Gender Pronouns

Case study designed with contributions from Dr Justin Bengry (Lecturer in History, MA in Queer History Course Convenor) and Dr Anna Carlile (Senior Lecturer in Educational Studies).

Picture shows a classroom setting with one teacher and three students, all sitting in a semi-circle. Teacher says with a friendly smile: Welcome to our class! My name is Lisa and I use she, her as my pronouns. Please let us know which pronouns you prefer using, if you feel comfortable doing so.
Teacher: Welcome to our class! My name is Lisa and I use she and her as my pronouns. Please let us know which pronouns you prefer using, if you feel comfortable doing so.
Picture shows students looking confused. Student 1 says: I don't understand why you want us to disclose this information.. Isn't this a bit too personal? Student 2 says: This is great, but I'm not sure what to say...
Student 1: I don’t understand why you want us to disclose this information.. Isn’t this a bit too personal? Student 2: This is great, but I’m not sure what to say…
Picture 3 shows the teacher wondering what to do about the situation. Teacher says: I want to create a n inclusive class for LGBTQ+ students, but how do I manage conflict?
Teacher: I want to create an inclusive class for LGBTQ+ students, but how do I manage conflict??
Picture 4 displays an informative text explaining why students felt confused or uneasy about announcing their gender pronouns in class. The voice says: The power and authority of lecturers and tutors starting introductions by declaring pronouns may gave the practice a weightiness that makes it almost obligatory and stressful for students. They might still be navigating how they want to self-identify publicly. They might not be ready to declare an identity position.
External Voice: The power and authority of lecturers and tutors starting introductions by declaring pronouns may gave the practice a weightiness that makes it almost obligatory and stressful for students. They might still be navigating how they want to self-identify publicly. They might not be ready to declare an identity position.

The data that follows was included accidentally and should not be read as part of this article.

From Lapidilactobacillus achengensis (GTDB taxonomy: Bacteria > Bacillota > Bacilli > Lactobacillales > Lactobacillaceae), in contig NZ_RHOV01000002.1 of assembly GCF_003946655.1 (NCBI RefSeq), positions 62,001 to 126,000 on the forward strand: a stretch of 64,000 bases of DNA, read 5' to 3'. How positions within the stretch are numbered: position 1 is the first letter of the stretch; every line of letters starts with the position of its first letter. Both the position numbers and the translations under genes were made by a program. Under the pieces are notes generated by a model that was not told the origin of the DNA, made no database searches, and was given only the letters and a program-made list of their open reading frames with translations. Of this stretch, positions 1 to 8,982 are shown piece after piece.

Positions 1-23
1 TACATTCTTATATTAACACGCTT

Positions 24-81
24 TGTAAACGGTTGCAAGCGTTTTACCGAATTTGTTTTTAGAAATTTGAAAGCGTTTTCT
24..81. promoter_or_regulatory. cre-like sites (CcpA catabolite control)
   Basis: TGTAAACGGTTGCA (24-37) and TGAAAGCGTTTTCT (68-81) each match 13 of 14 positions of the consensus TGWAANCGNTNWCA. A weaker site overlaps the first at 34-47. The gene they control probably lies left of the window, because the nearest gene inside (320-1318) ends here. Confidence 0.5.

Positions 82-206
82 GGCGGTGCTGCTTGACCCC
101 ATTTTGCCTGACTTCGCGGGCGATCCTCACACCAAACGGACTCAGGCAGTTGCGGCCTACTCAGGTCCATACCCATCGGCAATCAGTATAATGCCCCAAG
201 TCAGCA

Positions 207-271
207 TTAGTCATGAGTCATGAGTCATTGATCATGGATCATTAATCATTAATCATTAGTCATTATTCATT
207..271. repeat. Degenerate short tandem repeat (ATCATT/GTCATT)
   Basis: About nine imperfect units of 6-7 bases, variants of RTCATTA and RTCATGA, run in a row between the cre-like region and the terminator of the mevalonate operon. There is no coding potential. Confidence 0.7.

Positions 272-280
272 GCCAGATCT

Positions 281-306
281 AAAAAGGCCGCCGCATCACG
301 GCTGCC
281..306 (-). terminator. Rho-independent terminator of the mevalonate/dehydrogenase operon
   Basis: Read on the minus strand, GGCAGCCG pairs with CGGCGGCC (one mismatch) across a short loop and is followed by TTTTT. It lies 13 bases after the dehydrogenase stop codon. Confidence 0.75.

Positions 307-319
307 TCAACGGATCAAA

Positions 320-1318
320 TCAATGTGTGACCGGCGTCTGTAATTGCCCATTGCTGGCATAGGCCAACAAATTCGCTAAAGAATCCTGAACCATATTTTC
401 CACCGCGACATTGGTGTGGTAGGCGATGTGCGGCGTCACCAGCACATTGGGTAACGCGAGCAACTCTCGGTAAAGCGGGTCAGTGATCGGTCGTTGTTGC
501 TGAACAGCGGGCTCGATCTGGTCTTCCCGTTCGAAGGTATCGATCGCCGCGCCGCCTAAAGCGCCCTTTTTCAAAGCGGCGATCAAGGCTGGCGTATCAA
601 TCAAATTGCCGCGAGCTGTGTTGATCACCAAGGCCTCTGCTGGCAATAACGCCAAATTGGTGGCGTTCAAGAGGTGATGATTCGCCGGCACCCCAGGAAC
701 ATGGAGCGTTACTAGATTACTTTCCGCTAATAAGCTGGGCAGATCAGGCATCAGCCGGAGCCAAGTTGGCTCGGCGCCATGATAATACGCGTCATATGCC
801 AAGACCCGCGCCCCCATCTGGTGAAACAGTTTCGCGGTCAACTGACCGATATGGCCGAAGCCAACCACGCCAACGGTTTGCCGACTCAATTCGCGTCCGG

In Picture 5 also displays informative text. The speech bubble says: It might be better for lecturers and tutors to send a welcome email before the first session of class or inductions which indicates their own pronouns. This might encourage those who want to identify theirs to feel safe to do so either in class introductions or privately by email.
External voice: It might be better for lecturers and tutors to send a welcome email before the first session of class or inductions which indicates their own pronouns. This might encourage those who want to identify theirs to feel safe to do so, either in class introductions or privately by email.
In Picture 6, we see students only. They have been given options and they look happier. Student 1 says: I sent a private email to my lecturer. Student 2: I haven't announced my pronouns yet, might do one day... Student 3: I let my group know how I'd like to be addressed.
Student 1: I sent a private email to my lecturer. Student 2: I haven’t announced my pronouns yet, might do one day… Student 3: I let my group know how I’d like to be addressed.

 

SCRIPT BEGINS

Teacher says with a friendly smile: Welcome to our class! My name is Lisa and I use she and her as my pronouns. Please let us know which pronouns you prefer using, if you feel comfortable doing so.

[Looking confused] student 1 says: I don’t understand why you want us to disclose this information.. Isn’t this a bit too personal? Student 2 says: This is great, but I’m not sure what to say…

The teacher is wondering what to do about the situation. She says: I want to create an inclusive class for LGBTQ+ students, but how do I manage conflict?

Informative text explains why students felt confused or uneasy about announcing their gender pronouns in class. An external voice says: The power and authority of lecturers and tutors starting introductions by declaring pronouns may give the practice a weightiness that makes it almost obligatory and stressful for students. They might still be navigating how they want to self-identify publicly. They might not be ready to declare an identity position.

The voice continues: It might be better for lecturers and tutors to send a welcome email before the first session of class or inductions which indicates their own pronouns. This might encourage those who want to identify theirs to feel safe to do, so either in class introductions or privately by email.

Students have been given options and they look happier. Student 1 says: I sent a private email to my lecturer. Student 2 says: I haven’t announced my pronouns yet, might do one day… Student 3 says: I let my group know how I’d like to be addressed.